1. I’m saying here in the states, markets tend to become less free over time, usually with significant and enthusiastic public support. I doubt that any but an infinitesimally small fraction of the people who respond positively to the term “free market” would actually support, say, dismantling the FDA, EPA, FCC, CFPB, FTC, let alone things like removing licensing barriers, legalizing drugs or repealing minimum wage laws. Whereas a significant portion of the people who respond negatively to the term “government managed economy” would probably support all of those things, including some portion who desire to increase the scope of those agencies substantially. When you say you support a “free market”, but then support policies that are antithetical to the concept, your revealed preference says more than your stated preference, IMO.

        1. In that vein (I think) I’ve seen a couple negative reports on the evening news about AirBnB. The negatives though are people running afoul of laws and regulations. One was a California law about notice to tenants for evictions; the AirBnB tenants “legally” overstayed their visit using that law as their shield. But, there was no implication in the reports that the law was the problem or ought to be changed or even repealed. The law was like gravity, it just is. And therefore AirBnB is suspect.

        2. I think you have it backwards. Voters often favor limiting markets. Consumers and producers, within the scope of their narrow interactions with the market, do not. There’s almost total overlap between those groups, demonstrating a great deal of schizophrenia in our personal and political preferences. How people tend to vote is their stated premise, but how they continue living is their revealed premise. It’s just that the state-market interface is so vast and deep and hopelessly complex that most people don’t understand how tugging on one part of the web ultimately affects every other part.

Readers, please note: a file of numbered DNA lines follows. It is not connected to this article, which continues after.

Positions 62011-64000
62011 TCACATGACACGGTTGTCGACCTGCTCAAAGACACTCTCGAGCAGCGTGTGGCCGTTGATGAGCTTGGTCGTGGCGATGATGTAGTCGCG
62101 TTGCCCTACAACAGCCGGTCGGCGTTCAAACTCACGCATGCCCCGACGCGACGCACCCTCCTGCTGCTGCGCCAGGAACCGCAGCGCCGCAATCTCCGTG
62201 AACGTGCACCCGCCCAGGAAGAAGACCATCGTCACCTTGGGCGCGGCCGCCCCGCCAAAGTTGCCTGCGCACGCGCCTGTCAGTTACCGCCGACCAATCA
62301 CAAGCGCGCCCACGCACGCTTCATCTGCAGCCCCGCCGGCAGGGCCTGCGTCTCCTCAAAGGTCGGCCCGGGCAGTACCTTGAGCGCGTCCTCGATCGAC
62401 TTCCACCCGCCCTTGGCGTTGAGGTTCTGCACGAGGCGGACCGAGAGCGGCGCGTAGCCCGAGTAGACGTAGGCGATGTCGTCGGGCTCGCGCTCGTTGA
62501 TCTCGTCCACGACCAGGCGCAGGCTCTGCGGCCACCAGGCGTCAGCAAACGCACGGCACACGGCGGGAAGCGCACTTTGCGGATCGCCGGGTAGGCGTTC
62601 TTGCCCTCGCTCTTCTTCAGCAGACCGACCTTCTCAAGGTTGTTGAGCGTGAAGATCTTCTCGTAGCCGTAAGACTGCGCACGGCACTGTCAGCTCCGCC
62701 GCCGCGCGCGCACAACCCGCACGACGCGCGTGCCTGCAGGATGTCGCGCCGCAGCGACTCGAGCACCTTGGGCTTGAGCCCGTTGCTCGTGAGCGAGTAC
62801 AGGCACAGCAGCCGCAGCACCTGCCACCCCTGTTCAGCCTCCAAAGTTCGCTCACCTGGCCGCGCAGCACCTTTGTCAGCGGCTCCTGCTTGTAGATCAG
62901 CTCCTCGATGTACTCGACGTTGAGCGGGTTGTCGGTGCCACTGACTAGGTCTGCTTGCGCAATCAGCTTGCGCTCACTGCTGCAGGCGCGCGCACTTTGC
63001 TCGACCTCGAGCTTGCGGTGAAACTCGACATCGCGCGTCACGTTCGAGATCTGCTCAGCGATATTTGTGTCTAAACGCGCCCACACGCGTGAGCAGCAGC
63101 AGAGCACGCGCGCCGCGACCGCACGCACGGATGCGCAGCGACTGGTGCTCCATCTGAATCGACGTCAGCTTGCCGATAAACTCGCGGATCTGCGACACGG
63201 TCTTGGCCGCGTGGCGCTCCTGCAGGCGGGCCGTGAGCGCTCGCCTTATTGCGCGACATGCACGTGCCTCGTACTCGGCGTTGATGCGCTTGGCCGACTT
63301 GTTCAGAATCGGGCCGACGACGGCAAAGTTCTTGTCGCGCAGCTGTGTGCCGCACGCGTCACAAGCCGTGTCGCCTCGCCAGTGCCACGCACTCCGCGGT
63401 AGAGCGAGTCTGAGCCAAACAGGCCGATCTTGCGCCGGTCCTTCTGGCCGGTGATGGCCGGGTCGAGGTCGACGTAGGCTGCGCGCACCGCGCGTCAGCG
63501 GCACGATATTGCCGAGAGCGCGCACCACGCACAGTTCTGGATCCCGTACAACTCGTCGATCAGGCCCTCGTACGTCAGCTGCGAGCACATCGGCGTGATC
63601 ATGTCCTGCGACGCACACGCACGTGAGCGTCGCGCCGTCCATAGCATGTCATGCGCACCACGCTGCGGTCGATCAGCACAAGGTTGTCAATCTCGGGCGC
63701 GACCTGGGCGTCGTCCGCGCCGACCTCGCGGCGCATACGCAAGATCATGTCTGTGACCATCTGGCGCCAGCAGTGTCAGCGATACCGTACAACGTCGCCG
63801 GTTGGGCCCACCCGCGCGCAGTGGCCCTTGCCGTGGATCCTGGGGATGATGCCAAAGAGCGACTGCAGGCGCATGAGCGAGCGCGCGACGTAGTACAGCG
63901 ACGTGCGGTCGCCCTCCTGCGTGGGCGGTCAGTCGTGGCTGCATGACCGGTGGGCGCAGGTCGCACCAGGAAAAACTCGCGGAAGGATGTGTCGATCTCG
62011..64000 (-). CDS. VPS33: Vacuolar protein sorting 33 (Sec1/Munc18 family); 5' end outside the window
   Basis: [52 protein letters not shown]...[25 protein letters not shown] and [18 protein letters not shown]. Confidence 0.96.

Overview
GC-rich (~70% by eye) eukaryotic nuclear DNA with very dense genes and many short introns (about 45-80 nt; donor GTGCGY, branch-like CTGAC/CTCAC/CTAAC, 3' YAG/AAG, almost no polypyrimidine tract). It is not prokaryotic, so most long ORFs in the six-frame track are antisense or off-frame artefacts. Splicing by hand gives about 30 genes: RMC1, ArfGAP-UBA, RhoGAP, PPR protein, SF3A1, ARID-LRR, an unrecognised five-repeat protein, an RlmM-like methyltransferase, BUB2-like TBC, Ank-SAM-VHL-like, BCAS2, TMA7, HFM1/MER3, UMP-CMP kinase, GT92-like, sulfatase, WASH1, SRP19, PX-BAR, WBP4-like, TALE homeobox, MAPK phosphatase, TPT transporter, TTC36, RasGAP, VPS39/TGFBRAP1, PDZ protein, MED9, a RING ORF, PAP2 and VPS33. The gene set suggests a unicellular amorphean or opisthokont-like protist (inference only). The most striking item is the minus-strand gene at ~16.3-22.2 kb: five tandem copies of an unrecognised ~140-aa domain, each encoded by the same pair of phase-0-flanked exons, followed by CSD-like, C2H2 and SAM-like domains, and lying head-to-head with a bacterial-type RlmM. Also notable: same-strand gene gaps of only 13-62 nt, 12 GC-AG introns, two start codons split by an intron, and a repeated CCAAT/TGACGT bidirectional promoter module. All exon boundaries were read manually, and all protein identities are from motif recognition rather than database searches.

1. That’s entirely possible. People can’t help but be self-interested even if it bumps up against their political ideals (Ayn Rand was right about that much; there really is no such thing as unselfish altruism). The result is still the same though. Markets become dramatically less and less free as people simultaneously claim they support free markets.

      2. “I’d say revealed preference very much favors Capitalism.”

        I’d say that revealed preference very much favors golden eggs, but how they feel about the goose is another question.

  3. OT: Hillary’s email firm was run from a loft apartment with its servers in the BATHROOM

    One [ex-employee] called it ‘a mom and pop shop’ which was an excellent place to work, but hardly seemed likely to be used to secure state secrets.

    Oh, boy, ….

    1. So Hillary’s really in the outhouse now – hoooo boy

        1. Does Mary hope Hillary bows out so she won’t be forced to vote for her in 2016?

        2. “I’m a Hillary Clinton fan and here’s a long list of ways in which she is horrible.”

          Wut?

          A lot more heads are going to explode before this is over.

          1. A lot more heads are going to explode before this is over.

            *embeds fingers deeply into ears*

            LALALALALAAAAAAAAAAAALALALALALAAAAALAAAAAAAAA
            LALALALALAAAAAAAAAAAALALALALALAAAAALAAAAAAAAA